Winter cereal acreage set to soar

A poll at today’s (Tuesday, September 11) National Crops Forum, held by Teagasc, showed that just 2% of farmers in attendance plan to reduce their acreage of winter cereal crops this season.

53% of farmers intend to increase the acreage of winter cereals sown, while 28% expect to sow the same acreage of winter cereals as they did in 2017.

The move by growers is no doubt a result of the poor performance of spring crops this season, as well as the poor sowing conditions available for planting these crops – the majority of which went in a month, if not six weeks, later than usual this year.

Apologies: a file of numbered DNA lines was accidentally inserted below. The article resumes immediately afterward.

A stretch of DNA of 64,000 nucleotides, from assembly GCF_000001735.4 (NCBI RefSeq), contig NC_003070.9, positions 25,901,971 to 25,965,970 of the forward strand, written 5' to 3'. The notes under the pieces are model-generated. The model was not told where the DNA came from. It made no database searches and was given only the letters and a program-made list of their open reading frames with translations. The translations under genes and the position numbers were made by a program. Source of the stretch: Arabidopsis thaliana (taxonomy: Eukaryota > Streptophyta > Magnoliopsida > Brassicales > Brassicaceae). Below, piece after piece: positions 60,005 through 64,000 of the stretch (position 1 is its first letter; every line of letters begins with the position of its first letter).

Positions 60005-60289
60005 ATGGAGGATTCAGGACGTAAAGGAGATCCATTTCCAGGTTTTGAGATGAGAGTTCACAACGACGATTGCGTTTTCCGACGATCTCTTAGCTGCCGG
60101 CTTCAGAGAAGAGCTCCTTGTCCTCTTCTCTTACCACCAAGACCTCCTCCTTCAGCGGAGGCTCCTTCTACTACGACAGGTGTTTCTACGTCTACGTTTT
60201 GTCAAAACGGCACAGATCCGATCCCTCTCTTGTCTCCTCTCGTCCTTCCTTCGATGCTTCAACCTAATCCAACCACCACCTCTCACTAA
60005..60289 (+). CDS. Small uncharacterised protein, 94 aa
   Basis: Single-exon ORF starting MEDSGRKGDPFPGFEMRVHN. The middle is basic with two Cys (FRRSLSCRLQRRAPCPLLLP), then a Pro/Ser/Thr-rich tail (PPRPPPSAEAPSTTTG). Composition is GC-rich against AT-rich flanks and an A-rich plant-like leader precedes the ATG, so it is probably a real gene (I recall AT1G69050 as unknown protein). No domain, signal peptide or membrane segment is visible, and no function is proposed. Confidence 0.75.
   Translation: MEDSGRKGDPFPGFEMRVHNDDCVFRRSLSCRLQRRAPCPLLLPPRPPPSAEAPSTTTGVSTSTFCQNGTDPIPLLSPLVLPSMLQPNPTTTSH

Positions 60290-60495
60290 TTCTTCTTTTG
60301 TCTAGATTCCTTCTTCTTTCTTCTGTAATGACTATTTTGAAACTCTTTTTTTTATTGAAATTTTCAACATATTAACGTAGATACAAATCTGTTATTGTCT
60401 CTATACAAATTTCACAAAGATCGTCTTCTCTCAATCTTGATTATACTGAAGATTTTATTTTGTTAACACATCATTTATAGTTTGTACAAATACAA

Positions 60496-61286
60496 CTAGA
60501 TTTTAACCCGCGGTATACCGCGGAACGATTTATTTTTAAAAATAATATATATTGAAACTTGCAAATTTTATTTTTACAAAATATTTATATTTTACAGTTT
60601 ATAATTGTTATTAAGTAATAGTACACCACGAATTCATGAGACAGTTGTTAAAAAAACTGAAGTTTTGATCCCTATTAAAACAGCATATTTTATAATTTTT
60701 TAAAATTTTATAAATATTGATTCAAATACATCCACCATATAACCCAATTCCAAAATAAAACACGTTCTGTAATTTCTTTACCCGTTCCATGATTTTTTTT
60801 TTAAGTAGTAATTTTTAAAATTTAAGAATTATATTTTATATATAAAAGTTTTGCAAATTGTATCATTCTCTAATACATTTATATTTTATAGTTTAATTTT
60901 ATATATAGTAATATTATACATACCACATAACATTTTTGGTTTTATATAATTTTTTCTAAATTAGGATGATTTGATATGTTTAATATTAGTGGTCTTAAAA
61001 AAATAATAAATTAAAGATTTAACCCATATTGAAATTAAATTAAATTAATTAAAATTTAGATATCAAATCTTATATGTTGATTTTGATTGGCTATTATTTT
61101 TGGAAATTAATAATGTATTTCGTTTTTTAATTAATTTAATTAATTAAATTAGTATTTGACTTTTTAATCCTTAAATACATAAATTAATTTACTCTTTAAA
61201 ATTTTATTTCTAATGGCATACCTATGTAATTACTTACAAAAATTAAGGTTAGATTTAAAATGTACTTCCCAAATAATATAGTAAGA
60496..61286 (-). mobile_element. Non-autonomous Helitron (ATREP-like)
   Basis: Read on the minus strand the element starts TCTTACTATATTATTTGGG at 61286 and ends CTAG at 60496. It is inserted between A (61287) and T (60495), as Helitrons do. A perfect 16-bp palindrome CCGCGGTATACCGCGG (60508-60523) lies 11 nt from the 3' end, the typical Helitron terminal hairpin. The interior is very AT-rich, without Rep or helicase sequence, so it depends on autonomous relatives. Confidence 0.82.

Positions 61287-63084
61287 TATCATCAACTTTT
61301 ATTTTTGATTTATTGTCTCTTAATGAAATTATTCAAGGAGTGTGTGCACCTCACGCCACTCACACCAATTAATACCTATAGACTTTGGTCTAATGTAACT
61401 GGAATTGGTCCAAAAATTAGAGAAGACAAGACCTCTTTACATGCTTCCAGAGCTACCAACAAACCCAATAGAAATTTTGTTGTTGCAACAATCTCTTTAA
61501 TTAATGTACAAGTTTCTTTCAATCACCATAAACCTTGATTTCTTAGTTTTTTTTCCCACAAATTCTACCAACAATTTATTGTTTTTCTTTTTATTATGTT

If the current dry soil conditions continue into sowing time, growers plan to make the most of the weather. High grain and straw yields from winter crops are also adding to the increase.

Low seed supplies

However, farmers are advised to get seed orders in as early as possible. The impact of this year’s weather has affected yields of seed crops and this, coupled with the expected increase in planting, is resulting in lower seed supplies.

Earlier today, Donal Fitzgerald of Goldcrop advised customers to get seed orders in early in order to avoid disappointment – adding that the popular variety KWS Cassia is already sold out to merchants.

Drop in all winter cereal crops last season

Preliminary figures from the Department of Agriculture show that 253,000ha of cereal crops were grown in the 2017/2018 season. That’s a reduction of 6.8% from 2016/2017.

Drop in planted acreage of winter cereals from autumn 2016 to 2017:
  • Winter barley – 14%;
  • Winter wheat – 12%;
  • Winter oats – 31%.